Nejad al-Borai, the Egyptian lawyer of Al Jazeera English's Egyptian Canadian journalist Mohamed Fahmy, outside the court in downtown Cairo. (Khaled Elfiqi/European Pressphoto Agency)

An appeals court in Cairo on Thursday ordered a retrial for three Al Jazeera English journalists imprisoned on charges of aiding a terrorist group — accusations they strenuously deny.

Egypt’s Court of Cassation issued its ruling Thursday morning in a minutes-long session that was closed to the press. The three defendants — Australian Peter Greste, Egyptian Baher Mohamed and Mohamed Fahmy, an Egyptian Canadian — did not attend the hearing.

The judge did not grant bail to the three journalists, who have been incarcerated since their arrest in nighttime raids in December 2013.

“I was hoping they would be released on bail,” Jihan Rashed, Baher Mohamed’s wife, said. “But I don’t feel anything. I’m not sad. I can’t feel optimistic. Life has stopped.”

The employees for the Qatar-based Al Jazeera English network, the sister channel of Al Jazeera Arabic, were convicted by a Cairo criminal court earlier this year. A judge sentenced them to between seven and 10 years for collaborating with the Muslim Brotherhood to threaten the country’s national security.

Family and lawyers for three jailed Al Jazeera TV journalists react to news that the men will remain in jail until their retrial on charges that include spreading lies to help a "terrorist organization." (Reuters)

Rights groups denounced the trial as seriously flawed and politically motivated. Egypt’s government, brought to power by a military coup against the Islamist President Mohamed Morsi in 2013, had accused Qatar of backing the Muslim Brotherhood group that supported Morsi’s presidency.

Egyptian officials charged that Al Jazeera worked as a mouthpiece of the Muslim Brotherhood in Egypt, doctoring reports to portray the country as mired in civil war.

The reasons behind the judgment Thursday remained unclear. The Court of Cassation rules only on procedural violations.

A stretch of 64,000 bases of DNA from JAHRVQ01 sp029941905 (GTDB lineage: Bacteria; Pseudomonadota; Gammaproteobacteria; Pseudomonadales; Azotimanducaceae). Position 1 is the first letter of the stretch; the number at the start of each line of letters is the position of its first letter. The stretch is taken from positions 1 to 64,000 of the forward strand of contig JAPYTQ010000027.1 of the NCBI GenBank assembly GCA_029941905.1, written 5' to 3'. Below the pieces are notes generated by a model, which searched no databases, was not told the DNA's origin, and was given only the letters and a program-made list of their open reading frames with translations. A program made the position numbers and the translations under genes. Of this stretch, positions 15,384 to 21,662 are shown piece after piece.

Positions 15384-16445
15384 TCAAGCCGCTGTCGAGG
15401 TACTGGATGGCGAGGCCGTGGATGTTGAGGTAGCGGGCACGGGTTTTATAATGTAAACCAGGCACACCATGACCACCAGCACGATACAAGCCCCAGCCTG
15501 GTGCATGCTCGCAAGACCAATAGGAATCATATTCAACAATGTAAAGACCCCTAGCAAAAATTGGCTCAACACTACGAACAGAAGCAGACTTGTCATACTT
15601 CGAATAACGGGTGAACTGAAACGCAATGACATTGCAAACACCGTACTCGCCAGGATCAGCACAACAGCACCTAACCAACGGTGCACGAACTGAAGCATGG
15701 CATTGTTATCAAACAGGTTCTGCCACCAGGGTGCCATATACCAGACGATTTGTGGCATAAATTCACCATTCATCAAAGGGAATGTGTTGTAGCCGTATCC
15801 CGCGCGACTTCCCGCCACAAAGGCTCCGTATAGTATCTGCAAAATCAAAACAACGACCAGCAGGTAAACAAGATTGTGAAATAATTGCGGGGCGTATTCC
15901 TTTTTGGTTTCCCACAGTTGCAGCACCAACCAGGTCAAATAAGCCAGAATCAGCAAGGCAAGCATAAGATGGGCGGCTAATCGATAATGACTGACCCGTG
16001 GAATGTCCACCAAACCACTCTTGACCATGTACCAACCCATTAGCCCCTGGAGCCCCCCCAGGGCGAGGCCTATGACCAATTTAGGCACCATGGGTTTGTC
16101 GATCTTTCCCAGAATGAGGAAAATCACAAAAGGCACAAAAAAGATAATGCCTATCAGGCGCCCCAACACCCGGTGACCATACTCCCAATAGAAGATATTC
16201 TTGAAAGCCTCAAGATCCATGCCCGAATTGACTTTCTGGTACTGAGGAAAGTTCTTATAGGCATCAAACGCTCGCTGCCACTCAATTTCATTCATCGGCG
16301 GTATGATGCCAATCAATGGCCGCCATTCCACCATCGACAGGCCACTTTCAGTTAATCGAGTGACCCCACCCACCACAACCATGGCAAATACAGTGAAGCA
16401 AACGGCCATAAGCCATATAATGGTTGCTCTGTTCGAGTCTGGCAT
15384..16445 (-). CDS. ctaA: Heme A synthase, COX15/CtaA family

The violation ruled on by the appeals court “could be anything from a heavy-handed application of the law, or even the court where the case was heard,” said Mohamed Zarea, head of the Cairo-based Arab Penal Reform Organization.

Egyptian legal experts said a new trial in criminal court could take up to a month to begin. A new law would allow Egyptian President Abdel Fattah al-Sissi to deport Fahmy and Greste, who are both foreign nationals. But under such a decree, Mohamed’s status would remain unclear.

Sissi has insisted in interviews and statements that he will not intervene in the country’s judiciary, emphasizing the institution’s independence from other branches of government. Since Sissi ousted Morsi, the courts have carried out mass trials and sentenced hundreds to death in single sessions.

In recent weeks, Saudi Arabia, a staunch ally of the Sissi regime, has encouraged Egypt and the Qatari government to reconcile. Meetings between Egyptian and Qatari officials have raised hope among the families of the defendants that their relatives would be soon released.

Mohamed Fahmy, Peter Greste and Baher Mohamed were sentenced to prison by an Egyptian court on charges of collaborating with terrorists. (Tom LeGro/The Washington Post)

Earlier this month, Al Jazeera suspended broadcasting its Egyptian channel, Al Jazeera Mubasher, in a sign of thawed relations.

Cunningham reported from Baghdad.